Hungary Lifts Blockade Against NATO Secretary General

Written by Camilla Jessen

Jun.19 - 2024 11:51 AM CET

Photo: Alexandros Michailidis /
Photo: Alexandros Michailidis /
Mark Rutte's path to becoming the next NATO Secretary General is now clear.

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After months of blocking, Hungary has abandoned its opposition to the appointment of outgoing Dutch Prime Minister Mark Rutte as the next NATO Secretary General.

Hungarian Prime Minister Viktor Orbán announced the decision on Tuesday, following a letter from Rutte addressing Hungary's concerns.

Orbán cited Rutte's letter as the reason for the change of heart.

As reported by Der Spiegel, Hungary wanted assurances that it wouldn't be pressured into joining a planned NATO mission to coordinate arms deliveries to Ukraine, fearing it could lead to direct confrontation with Russia.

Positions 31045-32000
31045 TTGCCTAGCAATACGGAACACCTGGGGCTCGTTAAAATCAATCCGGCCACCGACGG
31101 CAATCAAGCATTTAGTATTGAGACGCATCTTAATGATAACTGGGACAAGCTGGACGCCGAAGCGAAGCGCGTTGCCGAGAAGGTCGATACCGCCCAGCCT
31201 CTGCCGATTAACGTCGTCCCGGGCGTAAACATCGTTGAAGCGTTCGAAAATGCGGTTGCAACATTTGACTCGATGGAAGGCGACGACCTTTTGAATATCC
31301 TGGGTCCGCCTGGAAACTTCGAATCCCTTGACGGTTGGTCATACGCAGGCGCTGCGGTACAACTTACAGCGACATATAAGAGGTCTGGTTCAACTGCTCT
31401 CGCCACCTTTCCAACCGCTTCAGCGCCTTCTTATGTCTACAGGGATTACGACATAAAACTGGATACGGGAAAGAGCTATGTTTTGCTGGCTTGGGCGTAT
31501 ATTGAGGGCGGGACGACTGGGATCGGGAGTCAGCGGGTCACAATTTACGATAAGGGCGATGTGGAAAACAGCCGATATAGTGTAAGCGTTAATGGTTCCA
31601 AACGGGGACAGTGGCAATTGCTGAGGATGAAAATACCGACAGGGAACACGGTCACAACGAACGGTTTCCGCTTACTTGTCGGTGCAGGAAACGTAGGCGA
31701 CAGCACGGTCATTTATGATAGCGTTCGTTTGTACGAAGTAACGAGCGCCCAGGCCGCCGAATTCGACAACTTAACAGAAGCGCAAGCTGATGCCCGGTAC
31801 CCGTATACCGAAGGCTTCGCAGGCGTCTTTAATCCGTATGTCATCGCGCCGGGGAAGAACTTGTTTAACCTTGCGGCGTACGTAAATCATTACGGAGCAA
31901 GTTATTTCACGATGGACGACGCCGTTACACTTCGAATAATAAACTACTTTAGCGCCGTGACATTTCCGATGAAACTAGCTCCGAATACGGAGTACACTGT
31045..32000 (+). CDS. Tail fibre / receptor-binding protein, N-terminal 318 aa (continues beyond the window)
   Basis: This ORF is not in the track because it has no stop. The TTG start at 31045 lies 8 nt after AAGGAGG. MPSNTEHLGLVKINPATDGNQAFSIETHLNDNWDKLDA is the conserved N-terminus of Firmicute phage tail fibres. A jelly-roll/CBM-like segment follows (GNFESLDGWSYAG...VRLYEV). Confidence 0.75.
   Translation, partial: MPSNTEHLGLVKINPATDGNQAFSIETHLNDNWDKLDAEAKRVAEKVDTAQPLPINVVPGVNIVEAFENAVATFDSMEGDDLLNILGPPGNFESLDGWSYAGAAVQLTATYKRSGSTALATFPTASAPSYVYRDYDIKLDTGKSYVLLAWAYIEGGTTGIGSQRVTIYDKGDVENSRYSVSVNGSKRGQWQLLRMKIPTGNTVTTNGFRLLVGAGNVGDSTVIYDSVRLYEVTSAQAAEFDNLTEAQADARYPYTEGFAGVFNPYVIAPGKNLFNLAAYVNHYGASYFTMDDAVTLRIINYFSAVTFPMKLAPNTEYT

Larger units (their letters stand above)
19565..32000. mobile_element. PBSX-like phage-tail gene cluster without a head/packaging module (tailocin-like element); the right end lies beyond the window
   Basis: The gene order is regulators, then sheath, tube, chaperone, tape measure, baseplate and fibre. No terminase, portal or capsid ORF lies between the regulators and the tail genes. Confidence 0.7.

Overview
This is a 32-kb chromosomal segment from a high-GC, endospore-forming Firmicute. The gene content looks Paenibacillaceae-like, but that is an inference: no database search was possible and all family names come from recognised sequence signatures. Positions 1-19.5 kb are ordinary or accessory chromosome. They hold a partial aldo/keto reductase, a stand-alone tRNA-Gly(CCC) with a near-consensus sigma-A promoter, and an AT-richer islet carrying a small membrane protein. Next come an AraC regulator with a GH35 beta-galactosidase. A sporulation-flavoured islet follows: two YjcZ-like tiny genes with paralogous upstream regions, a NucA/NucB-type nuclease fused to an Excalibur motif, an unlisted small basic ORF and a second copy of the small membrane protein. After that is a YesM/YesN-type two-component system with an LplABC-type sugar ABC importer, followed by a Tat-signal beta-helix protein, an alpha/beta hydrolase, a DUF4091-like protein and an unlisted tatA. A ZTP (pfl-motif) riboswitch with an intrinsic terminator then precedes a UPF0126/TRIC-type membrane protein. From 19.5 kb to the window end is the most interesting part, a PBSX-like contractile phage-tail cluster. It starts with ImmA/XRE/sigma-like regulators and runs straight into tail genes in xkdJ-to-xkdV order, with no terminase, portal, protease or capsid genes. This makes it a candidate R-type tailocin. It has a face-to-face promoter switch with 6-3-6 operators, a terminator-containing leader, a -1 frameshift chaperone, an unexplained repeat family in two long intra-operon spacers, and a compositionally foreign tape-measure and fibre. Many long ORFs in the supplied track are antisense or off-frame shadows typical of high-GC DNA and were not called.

With these concerns addressed, Hungary has now lifted its blockade.

Remaining Hurdles

The only remaining obstacle is the candidacy of Romanian President Klaus Iohannis.

According to alliance sources, Iohannis no longer has support and is expected to withdraw his application soon.

In addition to Hungary, Slovakia, initially one of the critical NATO states, has also signaled support for Rutte. Slovakian President Peter Pellegrini indicated on Tuesday that Slovakia would back Rutte's appointment.

Transition and Support

Current NATO Secretary General Jens Stoltenberg's contract expires on October 1.

Stoltenberg, who has served for nearly a decade, is the second-longest-serving Secretary General in NATO's history.

He announced his intention to step down multiple times, but member states previously failed to agree on a successor.

Stoltenberg stated in Washington on Tuesday that it was clear a deal was imminent, calling Rutte a strong candidate. He expressed confidence that the alliance would decide on the successor soon.

For a new Secretary General to be appointed, consensus among the 32 NATO member states is required, meaning no objections can be raised. German Chancellor Olaf Scholz publicly backed Rutte in February, with additional support coming from the USA and Great Britain.